Real Case Study for the Decorator Design Pattern

Let’s look into following example how to implement this design pattern into real case study.

Consider a Bank offers multiple accounts with different benefits to the customers, it divided the customers into three categories as like Senior Citizen, Privilege and Young. Bank launched a scheme to the Saving account for Senior citizen as bank provides an medical insurance of up to $1,000 for Senior Citizen if they open saving account in this bank, similarly bank also provides a scheme to the privilege customers as an accident insurance of up to $1,600 and an overdraft facility of $84. There are no scheme for the Young.

To address the new requirement, we can add new sub classes of SavingAccount, one each to represent a saving account with an additional benefits as decoration, and this is how our design looks like now. Clearly this design is flawed, but this is an ideal use case for the decorator pattern. Decorator design pattern allows you to adding run time dynamically behavior, in this case, I will create an abstract AccountDecorator class to implement Account. And further more, I will create the SeniorCitizen and Privilege class extend and AccountDecorator because Young does not have any extra benefits, so class SavingClass does not extend AccountDecorator. This is how the design will be.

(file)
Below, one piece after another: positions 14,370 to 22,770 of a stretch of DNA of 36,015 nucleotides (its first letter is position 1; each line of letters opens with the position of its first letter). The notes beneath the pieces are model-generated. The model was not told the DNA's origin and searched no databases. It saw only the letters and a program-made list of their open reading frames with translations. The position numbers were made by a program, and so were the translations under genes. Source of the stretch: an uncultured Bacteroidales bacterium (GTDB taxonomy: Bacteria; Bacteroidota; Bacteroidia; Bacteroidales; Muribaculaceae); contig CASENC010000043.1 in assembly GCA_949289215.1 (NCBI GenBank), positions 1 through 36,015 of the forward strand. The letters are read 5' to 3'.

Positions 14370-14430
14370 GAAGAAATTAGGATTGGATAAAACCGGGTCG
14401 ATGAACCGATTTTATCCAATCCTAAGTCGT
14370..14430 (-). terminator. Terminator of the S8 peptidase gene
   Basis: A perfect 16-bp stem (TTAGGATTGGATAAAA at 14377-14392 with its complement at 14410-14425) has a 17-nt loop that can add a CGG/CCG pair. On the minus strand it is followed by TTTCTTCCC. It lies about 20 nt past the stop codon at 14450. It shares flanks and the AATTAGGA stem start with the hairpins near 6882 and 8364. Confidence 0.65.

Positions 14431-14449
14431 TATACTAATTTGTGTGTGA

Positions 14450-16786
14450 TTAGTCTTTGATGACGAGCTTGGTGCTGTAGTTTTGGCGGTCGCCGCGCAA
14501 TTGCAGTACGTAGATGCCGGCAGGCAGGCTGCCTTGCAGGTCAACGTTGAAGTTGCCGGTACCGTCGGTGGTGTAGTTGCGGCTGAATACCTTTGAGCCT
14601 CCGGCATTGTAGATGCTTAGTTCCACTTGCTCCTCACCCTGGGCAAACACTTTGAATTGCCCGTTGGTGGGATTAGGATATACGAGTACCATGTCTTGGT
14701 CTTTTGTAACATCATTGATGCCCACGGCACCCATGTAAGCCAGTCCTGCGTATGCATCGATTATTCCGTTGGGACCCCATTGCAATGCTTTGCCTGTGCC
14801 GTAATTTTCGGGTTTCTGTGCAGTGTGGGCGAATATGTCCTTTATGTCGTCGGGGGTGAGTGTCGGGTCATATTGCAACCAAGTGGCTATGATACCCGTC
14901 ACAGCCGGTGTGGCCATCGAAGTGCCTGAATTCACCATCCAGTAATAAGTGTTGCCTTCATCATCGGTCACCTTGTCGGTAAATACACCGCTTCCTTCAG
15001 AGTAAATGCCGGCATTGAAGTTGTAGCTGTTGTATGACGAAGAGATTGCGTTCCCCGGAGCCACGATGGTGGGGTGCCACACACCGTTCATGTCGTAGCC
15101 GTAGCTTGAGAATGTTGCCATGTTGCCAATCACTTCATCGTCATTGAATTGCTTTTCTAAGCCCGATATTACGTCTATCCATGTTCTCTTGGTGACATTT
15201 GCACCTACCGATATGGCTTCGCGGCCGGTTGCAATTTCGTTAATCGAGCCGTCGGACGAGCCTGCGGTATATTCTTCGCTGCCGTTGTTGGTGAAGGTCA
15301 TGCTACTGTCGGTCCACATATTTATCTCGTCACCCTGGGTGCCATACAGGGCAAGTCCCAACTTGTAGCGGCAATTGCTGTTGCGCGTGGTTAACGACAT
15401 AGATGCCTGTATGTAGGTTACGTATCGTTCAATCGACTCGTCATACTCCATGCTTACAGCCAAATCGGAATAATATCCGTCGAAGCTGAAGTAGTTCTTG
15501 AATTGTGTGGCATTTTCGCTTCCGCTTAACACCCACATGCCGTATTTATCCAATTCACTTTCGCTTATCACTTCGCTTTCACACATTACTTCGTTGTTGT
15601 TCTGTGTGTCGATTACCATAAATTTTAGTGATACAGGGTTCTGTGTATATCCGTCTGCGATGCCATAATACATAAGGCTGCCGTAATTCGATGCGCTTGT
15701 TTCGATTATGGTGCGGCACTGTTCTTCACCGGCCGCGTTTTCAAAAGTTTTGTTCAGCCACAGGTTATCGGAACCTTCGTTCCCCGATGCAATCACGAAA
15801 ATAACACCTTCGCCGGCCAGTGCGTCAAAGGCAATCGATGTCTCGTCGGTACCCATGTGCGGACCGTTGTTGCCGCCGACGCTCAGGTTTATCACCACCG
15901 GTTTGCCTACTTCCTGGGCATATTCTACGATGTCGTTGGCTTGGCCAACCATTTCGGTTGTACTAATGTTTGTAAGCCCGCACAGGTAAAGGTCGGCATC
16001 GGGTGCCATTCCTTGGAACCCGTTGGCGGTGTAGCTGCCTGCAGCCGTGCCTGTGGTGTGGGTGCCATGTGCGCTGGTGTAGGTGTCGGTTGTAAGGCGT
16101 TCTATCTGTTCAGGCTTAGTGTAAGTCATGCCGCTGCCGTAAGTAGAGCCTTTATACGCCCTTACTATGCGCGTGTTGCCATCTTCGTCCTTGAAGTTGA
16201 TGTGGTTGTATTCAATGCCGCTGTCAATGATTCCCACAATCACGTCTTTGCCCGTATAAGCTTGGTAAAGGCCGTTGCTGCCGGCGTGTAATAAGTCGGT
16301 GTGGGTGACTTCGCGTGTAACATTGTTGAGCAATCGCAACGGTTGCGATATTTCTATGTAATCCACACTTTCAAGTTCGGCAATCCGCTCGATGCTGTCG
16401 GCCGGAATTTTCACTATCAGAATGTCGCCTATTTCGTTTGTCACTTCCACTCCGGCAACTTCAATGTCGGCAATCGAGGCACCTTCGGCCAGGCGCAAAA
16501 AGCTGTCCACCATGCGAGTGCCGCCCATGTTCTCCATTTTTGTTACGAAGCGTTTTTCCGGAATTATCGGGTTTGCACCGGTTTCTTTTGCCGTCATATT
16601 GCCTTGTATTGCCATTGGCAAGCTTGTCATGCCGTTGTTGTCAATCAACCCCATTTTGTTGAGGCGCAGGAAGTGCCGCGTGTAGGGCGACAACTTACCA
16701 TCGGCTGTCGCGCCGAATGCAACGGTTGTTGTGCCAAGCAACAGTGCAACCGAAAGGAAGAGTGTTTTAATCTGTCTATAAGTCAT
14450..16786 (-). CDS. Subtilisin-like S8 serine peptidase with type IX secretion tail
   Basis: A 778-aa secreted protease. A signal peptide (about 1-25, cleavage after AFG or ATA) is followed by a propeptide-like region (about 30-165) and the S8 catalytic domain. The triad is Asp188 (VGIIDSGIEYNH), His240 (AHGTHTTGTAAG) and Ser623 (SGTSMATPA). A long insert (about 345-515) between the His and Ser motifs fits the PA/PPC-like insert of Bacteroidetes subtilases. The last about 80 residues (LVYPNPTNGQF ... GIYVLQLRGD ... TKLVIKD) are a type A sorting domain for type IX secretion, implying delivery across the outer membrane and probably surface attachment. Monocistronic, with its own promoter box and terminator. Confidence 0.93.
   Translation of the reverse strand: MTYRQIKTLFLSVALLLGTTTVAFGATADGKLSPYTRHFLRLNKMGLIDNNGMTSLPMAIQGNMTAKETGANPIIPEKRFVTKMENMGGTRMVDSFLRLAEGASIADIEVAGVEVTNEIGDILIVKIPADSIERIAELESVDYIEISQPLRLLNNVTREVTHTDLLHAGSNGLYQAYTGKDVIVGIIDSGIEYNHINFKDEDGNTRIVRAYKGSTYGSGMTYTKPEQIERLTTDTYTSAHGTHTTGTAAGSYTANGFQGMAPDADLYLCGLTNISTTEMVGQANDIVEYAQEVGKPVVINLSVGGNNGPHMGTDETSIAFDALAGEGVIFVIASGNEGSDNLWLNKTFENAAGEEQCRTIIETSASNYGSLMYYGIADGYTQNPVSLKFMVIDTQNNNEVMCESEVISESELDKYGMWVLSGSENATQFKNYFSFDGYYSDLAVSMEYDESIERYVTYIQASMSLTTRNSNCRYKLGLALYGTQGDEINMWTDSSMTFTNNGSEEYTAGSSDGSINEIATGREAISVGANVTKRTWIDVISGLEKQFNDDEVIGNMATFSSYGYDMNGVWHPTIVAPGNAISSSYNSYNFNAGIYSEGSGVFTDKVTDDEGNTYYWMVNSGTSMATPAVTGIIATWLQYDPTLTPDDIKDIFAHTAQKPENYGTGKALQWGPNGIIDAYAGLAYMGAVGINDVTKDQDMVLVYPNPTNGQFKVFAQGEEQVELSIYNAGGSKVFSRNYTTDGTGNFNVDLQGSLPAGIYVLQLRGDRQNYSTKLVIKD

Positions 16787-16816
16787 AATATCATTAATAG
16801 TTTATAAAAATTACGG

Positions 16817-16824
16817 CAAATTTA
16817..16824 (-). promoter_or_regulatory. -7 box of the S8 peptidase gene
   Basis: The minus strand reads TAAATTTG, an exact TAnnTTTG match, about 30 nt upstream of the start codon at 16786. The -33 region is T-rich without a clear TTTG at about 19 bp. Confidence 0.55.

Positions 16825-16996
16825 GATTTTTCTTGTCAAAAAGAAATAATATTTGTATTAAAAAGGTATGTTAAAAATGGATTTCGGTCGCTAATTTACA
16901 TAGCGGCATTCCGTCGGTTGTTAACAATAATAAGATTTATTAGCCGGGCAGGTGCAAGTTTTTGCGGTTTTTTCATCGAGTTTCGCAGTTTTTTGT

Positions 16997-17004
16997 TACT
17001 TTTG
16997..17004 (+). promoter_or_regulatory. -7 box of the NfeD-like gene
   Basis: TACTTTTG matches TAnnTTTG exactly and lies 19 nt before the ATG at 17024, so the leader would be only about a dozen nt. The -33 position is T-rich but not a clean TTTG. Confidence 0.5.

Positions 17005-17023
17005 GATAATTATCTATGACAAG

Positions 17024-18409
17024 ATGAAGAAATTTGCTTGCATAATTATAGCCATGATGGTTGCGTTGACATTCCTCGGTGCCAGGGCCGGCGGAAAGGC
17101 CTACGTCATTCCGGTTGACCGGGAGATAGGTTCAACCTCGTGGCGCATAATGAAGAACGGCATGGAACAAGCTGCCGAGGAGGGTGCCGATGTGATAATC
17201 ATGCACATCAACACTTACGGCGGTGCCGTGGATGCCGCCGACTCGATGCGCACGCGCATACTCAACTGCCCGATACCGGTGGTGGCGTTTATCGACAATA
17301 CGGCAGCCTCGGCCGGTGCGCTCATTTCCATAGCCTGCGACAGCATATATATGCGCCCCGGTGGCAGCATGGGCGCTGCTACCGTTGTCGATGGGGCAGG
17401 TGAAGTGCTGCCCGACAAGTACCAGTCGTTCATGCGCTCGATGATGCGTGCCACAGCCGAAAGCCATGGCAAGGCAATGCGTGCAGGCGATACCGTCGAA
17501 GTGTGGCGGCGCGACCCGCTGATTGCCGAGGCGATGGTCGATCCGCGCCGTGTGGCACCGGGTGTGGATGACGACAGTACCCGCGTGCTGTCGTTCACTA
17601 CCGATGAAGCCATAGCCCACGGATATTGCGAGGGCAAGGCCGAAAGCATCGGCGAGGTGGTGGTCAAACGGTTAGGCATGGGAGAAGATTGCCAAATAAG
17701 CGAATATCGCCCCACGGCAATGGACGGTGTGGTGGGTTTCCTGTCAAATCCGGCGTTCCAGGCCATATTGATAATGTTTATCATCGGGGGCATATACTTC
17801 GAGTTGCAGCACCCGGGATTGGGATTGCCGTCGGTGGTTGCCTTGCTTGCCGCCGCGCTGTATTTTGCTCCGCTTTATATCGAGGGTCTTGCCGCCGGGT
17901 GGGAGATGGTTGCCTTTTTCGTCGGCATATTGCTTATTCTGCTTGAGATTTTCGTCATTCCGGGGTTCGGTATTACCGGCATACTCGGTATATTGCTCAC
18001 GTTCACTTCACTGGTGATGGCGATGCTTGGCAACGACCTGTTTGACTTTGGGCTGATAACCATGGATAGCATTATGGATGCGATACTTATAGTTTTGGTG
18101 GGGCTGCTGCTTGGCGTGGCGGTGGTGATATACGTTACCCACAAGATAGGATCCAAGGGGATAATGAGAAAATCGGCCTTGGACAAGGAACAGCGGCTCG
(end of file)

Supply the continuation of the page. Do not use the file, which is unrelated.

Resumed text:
design with decorator pattern

In the figure above, it follows the Decorator Design Pattern by creating AccountDecorator as a Decorator in this pattern, and focus on important thing to observe the relationship between Account and AccountDecorator. These relationship as below:

  • IS-A relationship between the AccountDecorator and Account, i.e. inheritance for correct type.